Home > Casino & games > Social gaming > Zynga sues former employees over data breach
Zynga sues former employees over data breach
Zynga has launched legal action against two former senior members of staff after alleging that they stole confidential information to support a new employer.
According to the Arstechnica.com website, Massimo Maietti and Ehud Barlach, who left Zynga in July and September respectively, took the data to social gaming startup Scopely.
In a 28-page civil complaint, Zynga said Maietti was the creative director on “one of Zynga’s most ambitious soon-to-be released games, which goes by the code name Project Mars”, while Barlach was general manager of Hit It Rich! Slots.
Both men are alleged to have stolen vast quantities of data, as well as enticing former Zynga colleagues to their new company.
Having carried out its own “forensic examination” of the pair’s activities, Zynga said that one day before resigning, Maietti used a Google Chrome browser on his Zynga-issued laptop to access a Zynga-owned Google Drive account.
Maietti then downloaded 10 Google Drive folders that he only had permission to access as necessary to carry out his duties at Zynga. The files were then downloaded to his folder, with Maietti then copying nine folders to a connected external USB device.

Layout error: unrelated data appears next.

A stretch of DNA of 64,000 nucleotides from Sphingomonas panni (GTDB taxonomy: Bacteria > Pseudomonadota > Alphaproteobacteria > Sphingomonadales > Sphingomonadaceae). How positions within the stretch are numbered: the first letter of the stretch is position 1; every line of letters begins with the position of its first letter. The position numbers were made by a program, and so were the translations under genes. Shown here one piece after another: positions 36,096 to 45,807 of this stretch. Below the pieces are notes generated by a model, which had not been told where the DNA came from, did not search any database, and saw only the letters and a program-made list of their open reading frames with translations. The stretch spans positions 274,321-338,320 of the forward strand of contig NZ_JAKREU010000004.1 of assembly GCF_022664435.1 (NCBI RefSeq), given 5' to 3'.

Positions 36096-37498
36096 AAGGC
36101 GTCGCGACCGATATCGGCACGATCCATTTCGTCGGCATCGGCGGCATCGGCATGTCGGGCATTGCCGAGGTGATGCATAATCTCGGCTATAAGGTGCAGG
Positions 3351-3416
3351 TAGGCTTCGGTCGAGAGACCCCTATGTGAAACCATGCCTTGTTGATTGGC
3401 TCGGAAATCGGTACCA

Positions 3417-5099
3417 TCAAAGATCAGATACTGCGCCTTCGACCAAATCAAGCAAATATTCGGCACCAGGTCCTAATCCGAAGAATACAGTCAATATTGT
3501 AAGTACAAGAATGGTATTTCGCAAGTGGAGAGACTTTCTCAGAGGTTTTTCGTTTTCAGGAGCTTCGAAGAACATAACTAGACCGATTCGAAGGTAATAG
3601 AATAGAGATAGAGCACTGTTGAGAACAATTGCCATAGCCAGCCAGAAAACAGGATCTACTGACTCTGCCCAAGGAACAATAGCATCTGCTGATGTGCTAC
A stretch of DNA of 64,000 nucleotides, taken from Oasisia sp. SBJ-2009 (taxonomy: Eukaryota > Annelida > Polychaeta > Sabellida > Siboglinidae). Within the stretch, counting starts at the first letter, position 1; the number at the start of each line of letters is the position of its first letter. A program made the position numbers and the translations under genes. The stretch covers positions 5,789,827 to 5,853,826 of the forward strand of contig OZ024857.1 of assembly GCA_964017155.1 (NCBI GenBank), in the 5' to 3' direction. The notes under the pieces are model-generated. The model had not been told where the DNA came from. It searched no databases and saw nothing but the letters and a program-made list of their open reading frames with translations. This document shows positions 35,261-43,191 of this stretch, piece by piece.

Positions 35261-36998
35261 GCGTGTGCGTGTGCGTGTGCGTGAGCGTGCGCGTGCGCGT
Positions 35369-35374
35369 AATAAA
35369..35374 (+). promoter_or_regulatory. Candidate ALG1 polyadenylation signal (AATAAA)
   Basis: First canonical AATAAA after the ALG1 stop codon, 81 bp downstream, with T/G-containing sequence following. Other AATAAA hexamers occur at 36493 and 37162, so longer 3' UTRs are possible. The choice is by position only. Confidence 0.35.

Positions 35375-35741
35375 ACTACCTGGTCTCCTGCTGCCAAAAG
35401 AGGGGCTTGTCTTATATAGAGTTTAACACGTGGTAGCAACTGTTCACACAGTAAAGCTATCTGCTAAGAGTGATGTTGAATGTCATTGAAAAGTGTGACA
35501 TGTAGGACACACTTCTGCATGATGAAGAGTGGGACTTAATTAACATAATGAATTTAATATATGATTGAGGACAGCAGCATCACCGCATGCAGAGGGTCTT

On July 7 of this year, more than 20,000 files and folders were located within Maietti’s Trash but were subsequently deleted in what Zynga said was a “failed attempt by Maietti to cover his tracks”.
Zynga added in the lawsuit that the files “have identical names to those in Zynga’s Google Drive account” and consist of “extremely sensitive, highly confidential Zynga information,” such as “wholesale copying of the Project Mars folder” and “unreleased game design documents”.
Barlach allegedly took part in similar data copying, as well as advising a Scopely recruiter which staff to target at Zynga.
In response, Scopely recruiter Christina Dunbar responded to Barlach by text: “Thanks!! I was saving that for your first day! LOL I would be happy to hear about anyone you think I should be trying to speak with. Obviously I know you have that clause about not taking people so I am always careful.”
Zynga is yet to comment further on the case, while Scopely has not responded to a request for comment.
Related article: Zynga reveals Q3 losses, $200m share repurchase program